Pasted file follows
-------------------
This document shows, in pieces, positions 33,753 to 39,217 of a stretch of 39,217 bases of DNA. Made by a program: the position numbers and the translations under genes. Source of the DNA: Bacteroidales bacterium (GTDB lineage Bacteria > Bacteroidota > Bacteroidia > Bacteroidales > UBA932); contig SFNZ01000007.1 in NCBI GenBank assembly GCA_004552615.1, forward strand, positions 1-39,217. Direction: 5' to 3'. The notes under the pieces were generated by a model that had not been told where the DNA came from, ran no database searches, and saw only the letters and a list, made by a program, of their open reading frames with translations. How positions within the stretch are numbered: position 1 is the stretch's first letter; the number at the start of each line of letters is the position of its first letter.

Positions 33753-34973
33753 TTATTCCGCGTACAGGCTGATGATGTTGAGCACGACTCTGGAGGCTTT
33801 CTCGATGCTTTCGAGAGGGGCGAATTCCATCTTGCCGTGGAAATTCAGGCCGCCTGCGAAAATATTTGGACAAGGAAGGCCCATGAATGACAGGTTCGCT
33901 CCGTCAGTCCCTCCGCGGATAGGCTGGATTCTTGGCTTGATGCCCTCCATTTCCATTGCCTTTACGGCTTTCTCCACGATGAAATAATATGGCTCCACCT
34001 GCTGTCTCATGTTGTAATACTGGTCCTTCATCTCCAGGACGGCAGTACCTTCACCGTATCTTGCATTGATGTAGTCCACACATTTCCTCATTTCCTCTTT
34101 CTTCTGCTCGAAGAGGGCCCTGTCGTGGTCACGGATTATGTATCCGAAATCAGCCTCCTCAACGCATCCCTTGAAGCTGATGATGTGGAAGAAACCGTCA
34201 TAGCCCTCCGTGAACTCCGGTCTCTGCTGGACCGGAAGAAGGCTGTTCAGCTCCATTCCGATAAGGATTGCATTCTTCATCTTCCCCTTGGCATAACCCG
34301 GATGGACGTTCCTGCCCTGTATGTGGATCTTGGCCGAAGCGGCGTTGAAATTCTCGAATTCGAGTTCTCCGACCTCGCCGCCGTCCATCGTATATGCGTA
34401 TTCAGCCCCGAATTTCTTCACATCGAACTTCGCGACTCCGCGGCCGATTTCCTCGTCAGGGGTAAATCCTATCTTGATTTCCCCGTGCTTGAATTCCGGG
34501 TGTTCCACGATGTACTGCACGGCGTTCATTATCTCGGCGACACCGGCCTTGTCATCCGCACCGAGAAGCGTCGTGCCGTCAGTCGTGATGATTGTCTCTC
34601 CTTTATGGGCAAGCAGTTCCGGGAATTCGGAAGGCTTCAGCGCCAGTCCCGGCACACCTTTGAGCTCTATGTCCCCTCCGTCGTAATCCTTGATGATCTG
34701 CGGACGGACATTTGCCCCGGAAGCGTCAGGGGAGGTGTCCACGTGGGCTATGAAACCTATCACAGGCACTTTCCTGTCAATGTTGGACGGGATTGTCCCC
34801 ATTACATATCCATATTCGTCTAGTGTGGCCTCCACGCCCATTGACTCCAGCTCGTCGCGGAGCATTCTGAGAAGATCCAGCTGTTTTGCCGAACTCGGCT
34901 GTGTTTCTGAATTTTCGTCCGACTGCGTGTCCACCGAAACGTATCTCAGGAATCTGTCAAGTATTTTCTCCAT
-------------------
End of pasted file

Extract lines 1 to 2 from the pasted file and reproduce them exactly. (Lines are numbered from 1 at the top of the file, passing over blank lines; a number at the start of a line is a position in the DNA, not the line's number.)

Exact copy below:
This document shows, in pieces, positions 33,753 to 39,217 of a stretch of 39,217 bases of DNA. Made by a program: the position numbers and the translations under genes. Source of the DNA: Bacteroidales bacterium (GTDB lineage Bacteria > Bacteroidota > Bacteroidia > Bacteroidales > UBA932); contig SFNZ01000007.1 in NCBI GenBank assembly GCA_004552615.1, forward strand, positions 1-39,217. Direction: 5' to 3'. The notes under the pieces were generated by a model that had not been told where the DNA came from, ran no database searches, and saw only the letters and a list, made by a program, of their open reading frames with translations. How positions within the stretch are numbered: position 1 is the stretch's first letter; the number at the start of each line of letters is the position of its first letter.

Positions 33753-34973